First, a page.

The banks aren’t alone in their concern. The Spanish utilities company Gas Natural announced Friday that it would move its headquarters from Barcelona to Madrid "to protect the interests of the company, its customers, employees, creditors and shareholders."
And the Spanish biotech company Oryzon Genomics, which works on cancer-fighting drugs, declared it was relocating from Barcelona to Madrid as well. Its stock market share immediately soared.
“As a businessman, as a Spaniard and as a person, I am very worried and I am scared by what’s going on [in Catalonia],” Juan Roig, chair of Mercadona, Spain’s largest food distributor, told Reuters.
Even local Catalan businesses have said they’re concerned about how an independent Catalonia would survive in a globalized economy. Take Freixenet and Cordoníu, vintners that have been making cava, Spanish sparkling wine, in the region for well over a century — executives from the two companies said breaking away from Spain would be a burden not a blessing regarding distribution and taxation of their products.
“If we really are headed for a unilateral declaration of independence, there will be a major exit of firms from Catalonia, which will cause grave damage to Catalonia,” José Luis Bonet, the president of Freixenet, told the press late last week.
The Catalan drive for independence is even impacting Spain’s national pastime
For many Spaniards, the Catalan independence movement is also raising worrying questions about whether FC Barcelona, the Catalan regional team, might be kicked out of La Liga, the premier Spanish soccer league.
Since the referendum, sports blogs have gamed out the options for Barça, as the team is called, if Catalonia secedes from Spain. The team has expressed sympathy for the secessionists: FC Barcelona joined a regional general strike on October 2, halting practice for the day in solidarity with those who protested the use of police force during the referendum.
And on the day of the voting, the team took the highly unusual step of playing their game as planned — but to an empty stadium. It was a means of protesting Madrid’s crackdown on the vote without having to forfeit the game.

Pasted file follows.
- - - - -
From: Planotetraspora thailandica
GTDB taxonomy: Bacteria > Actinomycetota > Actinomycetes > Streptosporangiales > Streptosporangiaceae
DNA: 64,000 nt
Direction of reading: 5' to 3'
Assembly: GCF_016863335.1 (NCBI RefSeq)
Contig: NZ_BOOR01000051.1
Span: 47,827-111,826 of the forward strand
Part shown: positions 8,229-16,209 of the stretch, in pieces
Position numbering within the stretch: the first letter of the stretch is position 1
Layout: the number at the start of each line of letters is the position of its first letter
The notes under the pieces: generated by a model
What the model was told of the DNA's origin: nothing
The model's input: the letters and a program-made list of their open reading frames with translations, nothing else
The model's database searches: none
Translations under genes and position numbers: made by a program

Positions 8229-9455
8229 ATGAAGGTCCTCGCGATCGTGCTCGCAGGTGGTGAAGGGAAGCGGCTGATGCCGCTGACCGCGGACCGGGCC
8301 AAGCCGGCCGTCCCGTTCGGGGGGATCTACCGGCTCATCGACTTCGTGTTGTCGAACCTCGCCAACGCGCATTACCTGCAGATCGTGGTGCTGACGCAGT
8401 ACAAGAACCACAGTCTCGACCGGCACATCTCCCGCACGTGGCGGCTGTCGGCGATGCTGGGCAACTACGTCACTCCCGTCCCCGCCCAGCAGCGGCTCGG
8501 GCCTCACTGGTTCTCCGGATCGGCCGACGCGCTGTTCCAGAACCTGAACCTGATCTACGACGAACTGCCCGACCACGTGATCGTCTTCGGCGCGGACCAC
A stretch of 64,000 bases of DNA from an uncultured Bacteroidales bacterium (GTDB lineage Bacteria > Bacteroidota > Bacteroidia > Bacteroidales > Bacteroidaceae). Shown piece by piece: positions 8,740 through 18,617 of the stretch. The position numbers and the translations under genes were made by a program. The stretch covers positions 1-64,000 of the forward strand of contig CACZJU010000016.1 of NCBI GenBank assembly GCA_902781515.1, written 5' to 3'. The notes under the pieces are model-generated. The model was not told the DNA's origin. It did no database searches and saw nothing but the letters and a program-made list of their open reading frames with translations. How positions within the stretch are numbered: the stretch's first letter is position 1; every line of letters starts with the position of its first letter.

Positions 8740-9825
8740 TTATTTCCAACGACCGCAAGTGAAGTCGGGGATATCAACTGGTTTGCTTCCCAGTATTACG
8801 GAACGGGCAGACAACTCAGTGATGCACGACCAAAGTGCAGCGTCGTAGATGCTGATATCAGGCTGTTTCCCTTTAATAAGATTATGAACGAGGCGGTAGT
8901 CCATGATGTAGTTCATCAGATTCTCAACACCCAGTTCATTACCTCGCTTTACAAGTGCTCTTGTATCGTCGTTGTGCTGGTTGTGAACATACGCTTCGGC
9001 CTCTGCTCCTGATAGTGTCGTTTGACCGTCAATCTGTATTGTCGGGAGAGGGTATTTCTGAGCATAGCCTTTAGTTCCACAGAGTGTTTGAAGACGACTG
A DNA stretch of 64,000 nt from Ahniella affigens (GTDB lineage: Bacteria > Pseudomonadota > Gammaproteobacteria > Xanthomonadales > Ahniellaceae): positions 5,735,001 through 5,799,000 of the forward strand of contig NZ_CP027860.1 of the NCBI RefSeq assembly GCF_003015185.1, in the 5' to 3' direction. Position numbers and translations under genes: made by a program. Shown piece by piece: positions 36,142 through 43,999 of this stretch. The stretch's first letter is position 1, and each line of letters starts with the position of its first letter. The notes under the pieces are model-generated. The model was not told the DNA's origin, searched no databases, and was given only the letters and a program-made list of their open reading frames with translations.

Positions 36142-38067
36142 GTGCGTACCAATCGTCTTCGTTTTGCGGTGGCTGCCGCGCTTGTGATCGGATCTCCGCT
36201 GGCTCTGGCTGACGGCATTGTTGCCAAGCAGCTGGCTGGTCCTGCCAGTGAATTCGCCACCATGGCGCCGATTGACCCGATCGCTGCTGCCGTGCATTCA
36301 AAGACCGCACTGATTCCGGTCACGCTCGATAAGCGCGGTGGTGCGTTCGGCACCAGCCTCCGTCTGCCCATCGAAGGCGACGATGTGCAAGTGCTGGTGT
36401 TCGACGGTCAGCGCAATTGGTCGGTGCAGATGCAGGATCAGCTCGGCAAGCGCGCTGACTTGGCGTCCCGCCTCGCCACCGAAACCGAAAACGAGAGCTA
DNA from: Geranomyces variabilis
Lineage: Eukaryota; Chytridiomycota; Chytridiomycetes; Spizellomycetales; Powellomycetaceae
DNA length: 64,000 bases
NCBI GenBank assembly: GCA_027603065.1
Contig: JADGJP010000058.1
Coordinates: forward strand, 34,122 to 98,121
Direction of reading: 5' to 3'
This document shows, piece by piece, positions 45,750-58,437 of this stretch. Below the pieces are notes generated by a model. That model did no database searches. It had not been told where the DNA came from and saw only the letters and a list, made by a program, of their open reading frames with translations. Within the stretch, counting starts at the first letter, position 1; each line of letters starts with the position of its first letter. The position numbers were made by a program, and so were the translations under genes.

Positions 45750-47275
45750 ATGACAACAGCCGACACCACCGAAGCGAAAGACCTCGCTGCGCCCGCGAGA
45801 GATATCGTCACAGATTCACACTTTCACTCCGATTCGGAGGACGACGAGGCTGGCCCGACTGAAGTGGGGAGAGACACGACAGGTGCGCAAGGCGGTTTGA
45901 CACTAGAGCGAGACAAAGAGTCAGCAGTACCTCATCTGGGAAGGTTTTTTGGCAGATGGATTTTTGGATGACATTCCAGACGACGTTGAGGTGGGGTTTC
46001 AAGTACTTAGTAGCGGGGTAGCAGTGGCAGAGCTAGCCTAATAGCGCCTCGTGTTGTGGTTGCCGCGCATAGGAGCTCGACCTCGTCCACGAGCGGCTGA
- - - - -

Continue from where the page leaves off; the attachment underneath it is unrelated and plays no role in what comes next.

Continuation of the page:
⚽️ The Camp Nou as you have never seen it before during a Barça match pic.twitter.com/OJ3j5QzsTQ— FC Barcelona (@FCBarcelona) October 2, 2017
“From its origins, Barça have long been a symbol of Catalan pride,” Roger Bennett, co-host of NBC Sports’ soccer show Men in Blazers, wrote me via email. “The Catalan flag colors are incorporated into the club’s jersey, the captain’s arm band, and the stadium signage.”
Bennett noted that those roots, and that pride, go back to the days of Franco and the era of Spanish fascism. Soccer was one of the few areas in which Catalans could express regional pride. Franco’s team was Real Madrid; the rivalry between the two teams has lingered into the present day.
On Sunday, NBC News reported that the Catalan player Gerard Piqué (a member of both FC Barcelona and the Spanish national team) was heckled so aggressively during a World Cup qualifying match last week that the game was temporarily suspended.
Mariano Rajoy hasn’t backed down
Rajoy, the 62-year-old Spanish prime minister, hasn’t won many friends in Spain for his decision to aggressively crack down on voters last weekend. (Colau, the Barcelona mayor, went so far as to call on him to resign after the October 1 referendum crackdown.) But he also hasn’t backed away from his hardline stance against independence.
On October 4, Puigdemont, the Catalan leader, indicated he’d be willing to sit down and consider a dialogue with Madrid. Rajoy, reportedly, was unwilling to do so without a full renunciation of independence on the part of the separatists.
“Spain is not going to divide and national unity will be maintained,” Rajoy told the Spanish daily El Pais on Monday. “To do so we will use all of the instruments that the legislation gives us.”
For days now, Rajoy has indicated that a unilateral declaration would lead to what’s been called the “nuclear option.” In Spanish terms, that’s the invoking of the so-called “Article 155” of the Spanish constitution.
The provision, part of the constitution drafted four years after Franco’s death in 1974, allows the central government to take “all measures necessary” to compel a region to maintain Spain’s “general interest.” That could mean, potentially, removing regional leaders from power, in theory, temporarily, and suspending the Catalan parliament.
"I'm calling on the sensible people in the Catalan government ... do not jump off the edge because you'll take the people with you,” Spanish Deputy Prime Minister Soraya Sáenz de Santamaría told the press on Monday.
She added, ominously, “If there is a unilateral declaration of independence, there will be decisions made to restore law and democracy.”
It’s an option that many feel would lead to more violence, in part because the standoff -- not to mention now a week of protests for and against the Spanish state — has already been pitting neighbor against neighbor.
Writing in El Pais last week, Isabel Coixet, an award-winning Catalan filmmaker, wrote that she had been called a fascist for not supporting the Catalan referendum. “It makes no difference whether you unequivocally condemn police brutality, or whether you demand Rajoy’s resignation (in my case, I have been asking for that since long before any of this happened),” she wrote. “Because if, when you condemn the Spanish government’s actions, you don’t also condone the Catalan government’s actions, you immediately become an enemy, a fascist, a fascistoid, a Franco follower, the scum of the Earth.”
That type of anger seems unlikely to go away anytime soon, no matter what happens Tuesday.